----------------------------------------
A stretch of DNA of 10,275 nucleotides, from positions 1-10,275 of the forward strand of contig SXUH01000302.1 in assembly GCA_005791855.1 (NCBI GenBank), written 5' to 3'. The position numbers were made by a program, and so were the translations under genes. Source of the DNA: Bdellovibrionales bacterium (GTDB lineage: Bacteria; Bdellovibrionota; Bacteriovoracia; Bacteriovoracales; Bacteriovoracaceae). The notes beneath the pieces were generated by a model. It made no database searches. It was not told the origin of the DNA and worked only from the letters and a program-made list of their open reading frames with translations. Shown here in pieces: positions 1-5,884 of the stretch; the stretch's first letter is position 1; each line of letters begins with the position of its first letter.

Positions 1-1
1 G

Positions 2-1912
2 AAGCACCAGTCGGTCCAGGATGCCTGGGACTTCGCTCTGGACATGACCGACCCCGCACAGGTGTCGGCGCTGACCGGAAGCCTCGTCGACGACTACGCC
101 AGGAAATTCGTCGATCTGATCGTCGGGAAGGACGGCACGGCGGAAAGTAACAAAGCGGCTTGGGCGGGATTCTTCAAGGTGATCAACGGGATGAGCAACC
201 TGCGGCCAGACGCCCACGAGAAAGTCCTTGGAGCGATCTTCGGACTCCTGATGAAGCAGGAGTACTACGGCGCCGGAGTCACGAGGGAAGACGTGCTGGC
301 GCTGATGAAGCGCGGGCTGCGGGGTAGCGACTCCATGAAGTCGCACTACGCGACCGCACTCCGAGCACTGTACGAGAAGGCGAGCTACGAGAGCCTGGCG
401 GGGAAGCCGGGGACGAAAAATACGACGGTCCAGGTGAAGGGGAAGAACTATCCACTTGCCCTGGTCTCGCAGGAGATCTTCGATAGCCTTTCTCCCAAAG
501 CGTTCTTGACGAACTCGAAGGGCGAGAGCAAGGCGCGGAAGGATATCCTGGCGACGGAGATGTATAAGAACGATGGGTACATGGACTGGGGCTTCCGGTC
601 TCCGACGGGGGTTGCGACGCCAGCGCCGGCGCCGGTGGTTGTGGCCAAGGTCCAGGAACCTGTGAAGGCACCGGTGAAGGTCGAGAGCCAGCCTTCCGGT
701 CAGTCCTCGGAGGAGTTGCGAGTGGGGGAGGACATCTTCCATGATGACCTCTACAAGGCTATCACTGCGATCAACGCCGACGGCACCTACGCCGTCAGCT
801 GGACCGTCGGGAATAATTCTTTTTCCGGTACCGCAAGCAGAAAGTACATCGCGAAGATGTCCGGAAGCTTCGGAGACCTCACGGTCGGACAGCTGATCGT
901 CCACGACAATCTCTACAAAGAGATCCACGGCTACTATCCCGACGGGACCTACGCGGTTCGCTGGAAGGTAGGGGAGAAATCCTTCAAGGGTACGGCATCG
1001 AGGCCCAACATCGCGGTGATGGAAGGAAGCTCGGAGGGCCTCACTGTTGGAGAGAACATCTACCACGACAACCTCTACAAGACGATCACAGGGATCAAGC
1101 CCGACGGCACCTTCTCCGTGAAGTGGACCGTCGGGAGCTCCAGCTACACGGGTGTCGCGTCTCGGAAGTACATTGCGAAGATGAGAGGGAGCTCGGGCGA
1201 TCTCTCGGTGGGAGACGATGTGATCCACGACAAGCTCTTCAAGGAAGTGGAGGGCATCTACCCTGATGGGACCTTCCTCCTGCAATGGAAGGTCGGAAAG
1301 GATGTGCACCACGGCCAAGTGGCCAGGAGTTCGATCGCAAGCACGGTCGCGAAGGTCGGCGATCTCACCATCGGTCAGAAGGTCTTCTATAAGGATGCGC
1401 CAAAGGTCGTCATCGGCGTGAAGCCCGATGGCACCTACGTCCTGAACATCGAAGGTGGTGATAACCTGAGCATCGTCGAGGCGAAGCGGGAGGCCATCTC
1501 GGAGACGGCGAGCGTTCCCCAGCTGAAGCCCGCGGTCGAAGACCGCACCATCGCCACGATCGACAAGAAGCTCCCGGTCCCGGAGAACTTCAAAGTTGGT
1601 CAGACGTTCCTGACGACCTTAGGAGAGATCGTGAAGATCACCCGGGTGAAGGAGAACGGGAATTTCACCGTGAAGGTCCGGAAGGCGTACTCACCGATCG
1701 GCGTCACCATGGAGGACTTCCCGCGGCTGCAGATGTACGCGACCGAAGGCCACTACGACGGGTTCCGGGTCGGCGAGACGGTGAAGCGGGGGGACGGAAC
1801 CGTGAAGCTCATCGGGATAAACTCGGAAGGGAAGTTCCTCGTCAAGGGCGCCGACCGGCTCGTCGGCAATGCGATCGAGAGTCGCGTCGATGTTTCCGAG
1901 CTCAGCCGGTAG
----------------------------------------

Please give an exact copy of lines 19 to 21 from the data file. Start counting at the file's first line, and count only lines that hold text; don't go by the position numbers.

1401 CAAAGGTCGTCATCGGCGTGAAGCCCGATGGCACCTACGTCCTGAACATCGAAGGTGGTGATAACCTGAGCATCGTCGAGGCGAAGCGGGAGGCCATCTC
1501 GGAGACGGCGAGCGTTCCCCAGCTGAAGCCCGCGGTCGAAGACCGCACCATCGCCACGATCGACAAGAAGCTCCCGGTCCCGGAGAACTTCAAAGTTGGT
1601 CAGACGTTCCTGACGACCTTAGGAGAGATCGTGAAGATCACCCGGGTGAAGGAGAACGGGAATTTCACCGTGAAGGTCCGGAAGGCGTACTCACCGATCG